What is the Sweet Spot For Hypertension Control?

Carlos J. Rodriguez, MD, MPH Department of Medicine and Public Health Sciences, Wake Forest University School of Medicine, Winston-Salem, North CarolinaMedicalResearch.com Interview with
Carlos J. Rodriguez, MD, MPH
Department of Medicine and Public Health Sciences, Wake Forest University School of Medicine, Winston-Salem, North Carolina

MedicalResearch: What are the main findings of the study?

Dr. Rodriguez: As a clinician there is a notion suggesting that lower blood pressure is better but our current research to date is controversial and not conclusive. We wanted to study a large group of people with hypertension and see whether over 20 years of follow up, if a lower systolic blood pressure would be associated with lower cardiovascular events (heart attack, stroke, heart failure, angina). We hypothesized that there would be a linear association between blood pressure and events, that lower blood pressure would be associated with lower events and that as the blood pressure went up there would be more events. We found this was not the case but that hypertensives with a blood pressure between 120-138mmhg have the greatest benefit and those with a blood pressure less than 120mmhg did not have additional benefit.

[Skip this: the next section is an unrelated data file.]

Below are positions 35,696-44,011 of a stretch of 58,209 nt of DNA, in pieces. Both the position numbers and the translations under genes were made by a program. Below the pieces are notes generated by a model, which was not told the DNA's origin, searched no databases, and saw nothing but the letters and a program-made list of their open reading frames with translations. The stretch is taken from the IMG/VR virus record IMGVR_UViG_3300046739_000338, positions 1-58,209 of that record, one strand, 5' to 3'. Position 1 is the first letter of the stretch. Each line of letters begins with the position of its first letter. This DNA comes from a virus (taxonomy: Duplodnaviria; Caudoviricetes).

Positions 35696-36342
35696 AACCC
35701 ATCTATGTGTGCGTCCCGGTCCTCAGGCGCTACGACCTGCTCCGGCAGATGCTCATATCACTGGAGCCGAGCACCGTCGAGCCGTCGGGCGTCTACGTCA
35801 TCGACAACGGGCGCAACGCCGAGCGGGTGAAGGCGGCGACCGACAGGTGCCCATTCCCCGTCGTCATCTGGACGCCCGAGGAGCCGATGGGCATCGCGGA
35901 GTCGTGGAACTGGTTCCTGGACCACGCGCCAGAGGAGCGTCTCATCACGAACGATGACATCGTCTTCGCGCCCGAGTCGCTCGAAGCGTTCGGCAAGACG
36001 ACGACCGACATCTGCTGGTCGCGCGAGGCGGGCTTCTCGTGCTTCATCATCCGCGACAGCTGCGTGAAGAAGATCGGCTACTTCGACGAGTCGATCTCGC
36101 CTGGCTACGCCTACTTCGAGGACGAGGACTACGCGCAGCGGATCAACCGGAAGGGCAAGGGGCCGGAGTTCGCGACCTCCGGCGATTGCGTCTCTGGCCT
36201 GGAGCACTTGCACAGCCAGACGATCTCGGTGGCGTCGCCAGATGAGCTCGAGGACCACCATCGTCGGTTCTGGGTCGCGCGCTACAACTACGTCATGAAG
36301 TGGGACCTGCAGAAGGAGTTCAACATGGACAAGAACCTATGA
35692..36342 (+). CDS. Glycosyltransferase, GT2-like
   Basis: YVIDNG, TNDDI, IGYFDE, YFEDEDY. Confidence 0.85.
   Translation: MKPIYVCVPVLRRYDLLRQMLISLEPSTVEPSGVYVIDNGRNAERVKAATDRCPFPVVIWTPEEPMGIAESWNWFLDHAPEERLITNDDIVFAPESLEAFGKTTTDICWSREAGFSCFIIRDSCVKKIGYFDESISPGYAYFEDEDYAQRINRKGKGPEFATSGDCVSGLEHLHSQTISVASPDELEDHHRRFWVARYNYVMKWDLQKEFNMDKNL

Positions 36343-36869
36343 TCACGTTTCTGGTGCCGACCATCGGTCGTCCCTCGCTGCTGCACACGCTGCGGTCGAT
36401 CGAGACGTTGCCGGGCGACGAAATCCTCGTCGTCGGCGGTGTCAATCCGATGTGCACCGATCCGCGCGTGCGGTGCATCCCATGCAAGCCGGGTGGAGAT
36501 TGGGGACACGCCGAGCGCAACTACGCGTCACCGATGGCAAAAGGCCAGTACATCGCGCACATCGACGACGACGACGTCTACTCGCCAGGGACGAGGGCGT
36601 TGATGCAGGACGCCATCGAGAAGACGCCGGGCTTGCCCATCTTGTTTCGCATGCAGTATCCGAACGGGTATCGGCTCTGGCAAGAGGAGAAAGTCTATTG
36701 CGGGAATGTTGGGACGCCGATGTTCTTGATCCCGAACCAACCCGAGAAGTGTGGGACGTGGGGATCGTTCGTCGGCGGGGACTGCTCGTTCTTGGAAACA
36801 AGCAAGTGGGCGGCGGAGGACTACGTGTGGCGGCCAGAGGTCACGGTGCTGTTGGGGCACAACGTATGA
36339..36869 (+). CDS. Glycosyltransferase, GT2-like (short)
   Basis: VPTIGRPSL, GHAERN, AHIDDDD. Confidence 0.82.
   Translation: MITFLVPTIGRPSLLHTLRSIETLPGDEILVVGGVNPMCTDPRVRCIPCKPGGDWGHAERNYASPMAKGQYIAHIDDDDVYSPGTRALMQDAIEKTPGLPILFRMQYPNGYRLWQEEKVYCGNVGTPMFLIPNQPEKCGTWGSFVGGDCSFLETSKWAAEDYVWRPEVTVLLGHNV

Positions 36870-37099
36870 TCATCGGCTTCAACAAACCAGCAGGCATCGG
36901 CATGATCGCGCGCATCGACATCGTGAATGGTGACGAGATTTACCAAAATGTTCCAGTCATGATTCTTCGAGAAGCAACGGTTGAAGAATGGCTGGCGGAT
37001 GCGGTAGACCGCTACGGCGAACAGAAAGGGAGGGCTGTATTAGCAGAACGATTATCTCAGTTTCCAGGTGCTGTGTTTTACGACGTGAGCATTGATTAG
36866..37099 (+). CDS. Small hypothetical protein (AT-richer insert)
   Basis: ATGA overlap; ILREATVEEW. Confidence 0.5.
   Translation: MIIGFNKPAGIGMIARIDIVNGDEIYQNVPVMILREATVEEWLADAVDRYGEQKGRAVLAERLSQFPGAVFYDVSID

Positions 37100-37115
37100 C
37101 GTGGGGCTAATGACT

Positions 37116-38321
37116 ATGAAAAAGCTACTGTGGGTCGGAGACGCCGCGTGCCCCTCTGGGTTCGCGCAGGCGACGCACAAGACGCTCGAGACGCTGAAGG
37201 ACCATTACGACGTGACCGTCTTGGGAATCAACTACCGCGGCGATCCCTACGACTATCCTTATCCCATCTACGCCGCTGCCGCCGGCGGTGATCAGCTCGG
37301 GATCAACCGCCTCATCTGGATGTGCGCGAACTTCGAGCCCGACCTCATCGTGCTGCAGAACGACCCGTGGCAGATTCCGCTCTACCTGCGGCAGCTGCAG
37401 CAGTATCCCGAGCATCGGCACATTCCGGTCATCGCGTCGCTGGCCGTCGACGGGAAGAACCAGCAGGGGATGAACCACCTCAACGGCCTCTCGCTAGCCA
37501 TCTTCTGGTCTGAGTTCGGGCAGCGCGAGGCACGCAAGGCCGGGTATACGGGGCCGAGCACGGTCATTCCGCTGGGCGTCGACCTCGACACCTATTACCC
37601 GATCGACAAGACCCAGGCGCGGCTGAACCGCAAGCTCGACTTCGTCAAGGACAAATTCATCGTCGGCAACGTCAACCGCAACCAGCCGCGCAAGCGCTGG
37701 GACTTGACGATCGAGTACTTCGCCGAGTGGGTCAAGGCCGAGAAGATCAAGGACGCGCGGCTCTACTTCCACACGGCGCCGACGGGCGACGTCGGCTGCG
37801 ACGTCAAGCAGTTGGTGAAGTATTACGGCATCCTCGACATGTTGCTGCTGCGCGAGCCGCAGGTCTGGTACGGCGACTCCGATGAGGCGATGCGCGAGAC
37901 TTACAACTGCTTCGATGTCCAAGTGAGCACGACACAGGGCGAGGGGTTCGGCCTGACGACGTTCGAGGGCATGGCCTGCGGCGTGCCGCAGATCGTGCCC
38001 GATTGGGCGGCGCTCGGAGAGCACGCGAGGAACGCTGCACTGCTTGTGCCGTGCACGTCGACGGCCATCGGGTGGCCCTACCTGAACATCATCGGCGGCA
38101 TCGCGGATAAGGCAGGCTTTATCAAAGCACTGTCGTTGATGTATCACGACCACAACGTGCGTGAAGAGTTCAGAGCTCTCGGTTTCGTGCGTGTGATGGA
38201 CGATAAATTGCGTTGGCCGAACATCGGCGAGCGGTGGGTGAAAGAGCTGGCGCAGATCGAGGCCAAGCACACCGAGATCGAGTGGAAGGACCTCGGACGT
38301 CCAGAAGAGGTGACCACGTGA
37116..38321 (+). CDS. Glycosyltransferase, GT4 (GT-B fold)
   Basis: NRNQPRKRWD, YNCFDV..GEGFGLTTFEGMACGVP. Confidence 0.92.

MedicalResearch: What should clinicians and patients take away from your report?

Dr. Rodriguez: Our study does emphasize that the greatest clinical benefit comes from getting patients below 140mmhg. This was not a treatment study so I do not think it changes treatment but it does bring into question the notion of whether lower blood pressure is better.

MedicalResearch: What recommendations do you have for future research as a result of this study?

Dr. Rodriguez: The SPRINT treatment trial is underway to help answer this question and provide a clinical recommendation. We should all participate and support the completion of the SPRINT clinical trial.

Citation:

Rodriguez CJ, Swett K, Agarwal SK, et al. Systolic Blood Pressure Levels Among Adults With Hypertension and Incident Cardiovascular Events: The Atherosclerosis Risk in Communities Study. JAMA Intern Med. Published online June 16, 2014. doi:10.1001/jamainternmed.2014.2482.

 

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